I have been connected to the Guignol Theatre and the University of Kentucky Theatre Department since my junior year at Bryan Station High School.
My high school English teacher arranged for our class to have access to discounted tickets to UK’s production of Shakespeare’s TWELFTH NIGHT. Jill Geiger played a major role in that production. Jill went on to perform with and later own The Dorset Playhouse in Vermont. She was a successful person.
The day before we attended the show, my teacher gave us instructions on how we were to behave in “The Guignol”. The exclamation marks come from my remembrance of my teacher’s obvious reverence for this Temple of the Arts we were entering. How quaint.
I wore my clip-on tie (my fellow Guignolite and playwright/screenwriter Charles Edward Pogue – a successful person – was not to teach me to tie a proper knot for another five years), applauded at all the proper places, and was suitably impressed. So much so that I attended (on my own this time) UK’s next production in the Guignol of Richard Brinsley Sheridan’s THE RIVALS. Bekki Jo Schneider (friend, mentor, and ex-sister-in-law) played a major role in that show. She became the owner/operator/director of Derby Dinner Playhouse in Southern Indiana. She was a successful person.
The next year, my senior year in high school, I attended DARK OF THE MOON in the Guignol and UNDER MILKWOOD in the Laboratory Theatre which is now named the Briggs Theatre (Wally Briggs spent his adult life teaching theatre to UK students. Yes, he was a successful person). DARK OF THE MOON featured Julieanne Pogue. Julieanne has gone on to a strong regional acting career, become an award-winning reader of books for the blind, and an uber-caring psychologist. Julieanne is a successful person.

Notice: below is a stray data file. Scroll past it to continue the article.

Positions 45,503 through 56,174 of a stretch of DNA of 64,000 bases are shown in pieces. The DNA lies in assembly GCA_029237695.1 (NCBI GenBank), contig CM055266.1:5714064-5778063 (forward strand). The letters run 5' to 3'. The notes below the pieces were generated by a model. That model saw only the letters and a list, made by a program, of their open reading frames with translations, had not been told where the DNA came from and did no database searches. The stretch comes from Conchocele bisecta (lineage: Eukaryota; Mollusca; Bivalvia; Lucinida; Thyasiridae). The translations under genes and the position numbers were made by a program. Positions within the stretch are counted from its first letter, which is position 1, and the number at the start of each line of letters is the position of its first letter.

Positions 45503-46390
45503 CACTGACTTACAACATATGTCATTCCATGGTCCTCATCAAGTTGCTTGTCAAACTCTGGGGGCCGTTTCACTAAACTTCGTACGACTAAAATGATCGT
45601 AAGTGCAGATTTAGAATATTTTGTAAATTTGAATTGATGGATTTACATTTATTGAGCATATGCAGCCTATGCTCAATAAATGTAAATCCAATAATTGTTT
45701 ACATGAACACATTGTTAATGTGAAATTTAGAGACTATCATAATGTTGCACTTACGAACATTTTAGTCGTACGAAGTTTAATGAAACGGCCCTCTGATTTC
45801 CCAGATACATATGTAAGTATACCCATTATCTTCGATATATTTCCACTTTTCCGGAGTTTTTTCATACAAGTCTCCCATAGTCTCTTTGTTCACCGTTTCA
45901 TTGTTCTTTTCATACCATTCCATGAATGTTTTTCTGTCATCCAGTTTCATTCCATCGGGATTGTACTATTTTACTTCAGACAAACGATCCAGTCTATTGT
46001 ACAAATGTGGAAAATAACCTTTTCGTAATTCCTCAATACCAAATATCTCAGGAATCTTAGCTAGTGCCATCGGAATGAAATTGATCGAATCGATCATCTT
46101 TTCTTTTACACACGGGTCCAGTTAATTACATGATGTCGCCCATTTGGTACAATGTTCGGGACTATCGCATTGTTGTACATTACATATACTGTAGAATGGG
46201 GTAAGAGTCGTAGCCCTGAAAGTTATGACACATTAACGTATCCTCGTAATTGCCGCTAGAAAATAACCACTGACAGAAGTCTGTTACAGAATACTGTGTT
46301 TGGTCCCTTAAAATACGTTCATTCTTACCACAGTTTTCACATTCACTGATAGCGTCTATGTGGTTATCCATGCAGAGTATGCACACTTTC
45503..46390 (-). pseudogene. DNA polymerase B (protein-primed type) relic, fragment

Both of these shows also featured a freshman in leading roles.
This explains why I attended UK to study theatre. Where else could I possibly want to go? UK offered an immediate opportunity to act…..in major productions…..in real costumes…..on beautiful and exciting sets…..in front of real audiences.
I remember these audiences as being drawn from ALL of Lexington. John Jacob Niles (another successful person) sat in the middle of the first row every opening night I can remember. Teachers from Lexington schools were there. Mary Agnes Barnes reviewed for Lexington Herald. John Alexander reviewed for the Lexington Leader. Betty Waren wrote a theatre page for the Herald every Sunday. The Theatre Department faculty was there…usually multiple nights. One memorable Sunday matinee was attended by Jose Ferrer (he was successful too).
I attended UK for two and half years, performed in seventeen shows, and became an adult; a thinking, listening, caring, listening, evaluating, listening, tax-paying, listening, voting, listening adult.
The arts do that for you. They make you whole. They make you reason. They make you listen.
Teach our children to add and subtract. Teach them to write a logical paragraph. Teach them to tell a whimsical story. Teach them their country’s history. Teach them the scientific method. Teach them to sing. For God’s sake, teach them civics so they know how their government works and are thus less vulnerable to the lies being shouted.
Make them whole. Make them successful.
Frankly, I feel safer around a good guy with a pun than a good guy with a gun.